Told in first person by a collective of parents, these personal essays pinpoint the difficult experiences that are unique to parents of children who exist in a world of “alphabet soup”—where a child can be labeled with a litany of confusing disorders that require treatments that are rarely uniform and straightforward. While the disabilities range from the well-known ADHD, Asperger’s syndrome, and autism to the lesser-known diagnosis of sensory integration dysfunction, the focus of all these essays is on the experience of parenting these children, not on the disability itself.
For this reason, the book functions effectively as a support network for parents. Divided into six chapters, the stories in this collection cover a diverse assortment of issues. Each narrative is perceptive and well written, pinpointing sensitive, often intangible issues that will ring true for other parents seeking solace and a sense of community. A number of the essays, for example, touch on the emotional challenge of reconciling the haphazard reality of raising a “difficult” child with the sentimental image of mothering as intuitive and natural. These parents lack the comfort of knowing that the inevitable challenges of parenting—tantrums, disobedience, tears—can be met with firm, tried, and true parenting methods. Coming to terms with a reality vastly different from the norm is a running theme throughout this book.
Each chapter also features a “Tell Us More Q & A” section where an expert is interviewed and provides insight into the particulars of a parent’s story. An authority on ADHD, for example, provides answers as to why children with the disorder tend to have trouble making friends. Short, to-the-point answers provide a much needed outside perspective that sheds light on the reasons behind behavior that appears befuddling. Also interspersed throughout each section is a first-person account by “Eve” a representative of “Everyparent,” whose short, pithy anecdotes are gleaned from real parents and are meant to serve as a unifying point of experience. Both these sections offer further nuance and depth to the collection…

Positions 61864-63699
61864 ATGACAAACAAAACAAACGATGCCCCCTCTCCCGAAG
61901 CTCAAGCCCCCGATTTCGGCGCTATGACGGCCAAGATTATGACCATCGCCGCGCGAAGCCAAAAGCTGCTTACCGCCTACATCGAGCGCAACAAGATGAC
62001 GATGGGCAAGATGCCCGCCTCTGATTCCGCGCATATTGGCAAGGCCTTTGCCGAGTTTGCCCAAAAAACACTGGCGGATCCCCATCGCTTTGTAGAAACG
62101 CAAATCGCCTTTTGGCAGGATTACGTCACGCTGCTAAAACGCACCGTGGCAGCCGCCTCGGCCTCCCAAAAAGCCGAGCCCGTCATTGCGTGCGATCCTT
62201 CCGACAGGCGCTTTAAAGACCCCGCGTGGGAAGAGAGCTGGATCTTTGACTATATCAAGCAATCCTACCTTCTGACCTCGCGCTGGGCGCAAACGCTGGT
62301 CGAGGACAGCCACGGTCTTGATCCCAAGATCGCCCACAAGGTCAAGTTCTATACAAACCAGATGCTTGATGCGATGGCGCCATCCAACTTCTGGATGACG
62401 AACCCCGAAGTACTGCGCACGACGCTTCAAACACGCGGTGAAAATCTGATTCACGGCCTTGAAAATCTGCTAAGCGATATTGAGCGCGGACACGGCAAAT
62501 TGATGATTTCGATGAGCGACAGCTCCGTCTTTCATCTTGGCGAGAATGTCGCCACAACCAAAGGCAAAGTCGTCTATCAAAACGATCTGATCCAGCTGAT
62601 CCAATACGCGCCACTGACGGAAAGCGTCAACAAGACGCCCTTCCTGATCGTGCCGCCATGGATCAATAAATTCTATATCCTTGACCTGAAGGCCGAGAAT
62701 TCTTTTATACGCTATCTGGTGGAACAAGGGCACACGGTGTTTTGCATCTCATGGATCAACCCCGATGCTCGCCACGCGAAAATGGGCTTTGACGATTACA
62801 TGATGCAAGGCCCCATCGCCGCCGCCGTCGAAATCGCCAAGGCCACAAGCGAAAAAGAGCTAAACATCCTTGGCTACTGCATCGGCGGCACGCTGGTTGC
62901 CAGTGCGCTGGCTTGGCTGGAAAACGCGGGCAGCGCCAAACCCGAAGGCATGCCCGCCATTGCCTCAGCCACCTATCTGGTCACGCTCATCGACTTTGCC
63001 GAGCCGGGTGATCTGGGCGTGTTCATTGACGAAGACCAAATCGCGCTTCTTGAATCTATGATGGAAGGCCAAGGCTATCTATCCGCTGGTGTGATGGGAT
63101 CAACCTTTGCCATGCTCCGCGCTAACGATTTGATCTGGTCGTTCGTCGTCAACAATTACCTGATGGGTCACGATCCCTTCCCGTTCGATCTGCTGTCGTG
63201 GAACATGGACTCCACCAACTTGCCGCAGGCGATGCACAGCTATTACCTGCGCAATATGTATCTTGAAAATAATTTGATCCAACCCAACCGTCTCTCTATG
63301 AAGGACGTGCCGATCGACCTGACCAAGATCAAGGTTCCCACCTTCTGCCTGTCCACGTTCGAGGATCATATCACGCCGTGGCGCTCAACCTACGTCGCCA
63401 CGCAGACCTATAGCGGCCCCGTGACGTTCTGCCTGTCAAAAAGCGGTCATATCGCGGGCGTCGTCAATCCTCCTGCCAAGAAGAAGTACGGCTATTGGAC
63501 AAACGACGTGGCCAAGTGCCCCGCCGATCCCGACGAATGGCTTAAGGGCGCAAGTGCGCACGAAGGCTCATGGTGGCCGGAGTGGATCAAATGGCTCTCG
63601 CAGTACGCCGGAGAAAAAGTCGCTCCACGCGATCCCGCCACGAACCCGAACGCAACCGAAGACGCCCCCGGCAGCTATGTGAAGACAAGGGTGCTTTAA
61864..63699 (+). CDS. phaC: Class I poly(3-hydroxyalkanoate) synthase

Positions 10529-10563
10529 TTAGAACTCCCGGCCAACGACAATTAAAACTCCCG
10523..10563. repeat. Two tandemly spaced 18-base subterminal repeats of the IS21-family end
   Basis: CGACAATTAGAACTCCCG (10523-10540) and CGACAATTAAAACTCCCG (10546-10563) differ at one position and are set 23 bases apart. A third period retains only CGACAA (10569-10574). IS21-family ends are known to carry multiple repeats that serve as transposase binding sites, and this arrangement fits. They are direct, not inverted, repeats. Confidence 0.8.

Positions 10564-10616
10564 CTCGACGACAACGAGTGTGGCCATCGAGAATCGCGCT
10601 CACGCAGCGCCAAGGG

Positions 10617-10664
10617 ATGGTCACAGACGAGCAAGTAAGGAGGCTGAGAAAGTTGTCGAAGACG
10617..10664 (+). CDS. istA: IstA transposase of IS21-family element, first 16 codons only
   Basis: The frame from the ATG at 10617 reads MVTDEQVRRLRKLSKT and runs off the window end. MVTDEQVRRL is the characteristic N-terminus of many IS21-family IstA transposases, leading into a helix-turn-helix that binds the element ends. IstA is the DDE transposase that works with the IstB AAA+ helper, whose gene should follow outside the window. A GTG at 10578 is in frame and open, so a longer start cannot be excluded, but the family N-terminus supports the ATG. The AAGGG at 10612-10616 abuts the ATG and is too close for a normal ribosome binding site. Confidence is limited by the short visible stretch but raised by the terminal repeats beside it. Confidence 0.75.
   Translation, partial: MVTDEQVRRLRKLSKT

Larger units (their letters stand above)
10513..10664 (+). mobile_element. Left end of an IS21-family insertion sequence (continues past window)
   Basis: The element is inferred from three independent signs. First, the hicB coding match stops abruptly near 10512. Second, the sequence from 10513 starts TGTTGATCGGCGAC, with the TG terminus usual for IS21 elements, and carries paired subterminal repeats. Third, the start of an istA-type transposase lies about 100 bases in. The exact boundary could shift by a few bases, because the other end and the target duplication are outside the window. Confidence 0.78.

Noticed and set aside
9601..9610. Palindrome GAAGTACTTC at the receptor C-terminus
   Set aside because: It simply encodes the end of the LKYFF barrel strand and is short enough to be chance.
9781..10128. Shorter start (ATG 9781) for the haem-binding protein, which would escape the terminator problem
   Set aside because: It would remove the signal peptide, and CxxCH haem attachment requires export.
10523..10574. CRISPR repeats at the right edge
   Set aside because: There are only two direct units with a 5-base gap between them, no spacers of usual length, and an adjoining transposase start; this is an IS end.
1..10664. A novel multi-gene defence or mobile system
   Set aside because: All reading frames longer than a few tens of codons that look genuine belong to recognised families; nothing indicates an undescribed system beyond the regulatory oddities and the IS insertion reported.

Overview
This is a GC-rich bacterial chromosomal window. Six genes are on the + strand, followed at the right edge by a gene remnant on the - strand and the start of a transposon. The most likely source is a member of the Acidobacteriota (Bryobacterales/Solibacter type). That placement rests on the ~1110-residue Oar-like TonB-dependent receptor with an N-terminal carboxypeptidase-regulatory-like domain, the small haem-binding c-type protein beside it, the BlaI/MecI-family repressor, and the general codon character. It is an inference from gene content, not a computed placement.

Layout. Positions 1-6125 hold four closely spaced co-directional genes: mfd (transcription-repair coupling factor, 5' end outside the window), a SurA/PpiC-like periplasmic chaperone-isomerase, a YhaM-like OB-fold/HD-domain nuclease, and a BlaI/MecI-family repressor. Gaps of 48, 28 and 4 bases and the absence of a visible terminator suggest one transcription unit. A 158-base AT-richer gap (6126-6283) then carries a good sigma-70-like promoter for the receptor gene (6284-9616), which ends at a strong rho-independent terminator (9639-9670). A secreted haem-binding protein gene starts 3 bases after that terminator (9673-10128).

… an essential addition to the library of any parent raising a child with special challenges and will serve as an instrumental point of reference for caregivers and experts alike.”
– SHOILEE KHAN, Foreword Magazine
Meet the editors:
Kay Marner is a freelance writer and editor. She’s a frequent contributor to ADDitude magazine, the number one publication on Attention Deficit Disorder, and is ADDitudeMag.com’s ADHD Parenting Blogger. Her blog, “My Picture Perfect Family,” documents life with her daughter, Natalie, who has ADHD, Sensory Processing Disorder, and developmental delays. Marner is the author of one picture book, Dog Tales: The Adventures of Smyles. Other publication credits include two chapters in the American Library Association book Writing and Publishing: The Librarian’s Handbook, and dozens of book reviews and author interviews for Adoptive Families magazine. She a member of the Society of Children’s Books Writers and Illustrators, and is a professional member of CHADD. Kay’s website is kaymarner.com
Adrienne Ehlert Bashista is the owner of DRT Press and author of 2 picture books about adoption, as well as many articles, stories, and book reviews in print and on the web. She is the owner of three blogs/communities: A Mom’s View of ADHD, Easy to Love but Hard to Raise, and A Square Peg, A Round Hole, a blog about parenting a child with fetal alcohol spectrum disorder (FASD) She is the founder and board president of FAFASD, Families Affected by Fetal Alcohol Spectrum DIsorder, and is a trainer in the brain-based approach to FASD using the curriculum created by Diane Malbin of FASCETS. She pulls is all together at her personal website, adriennebashista.net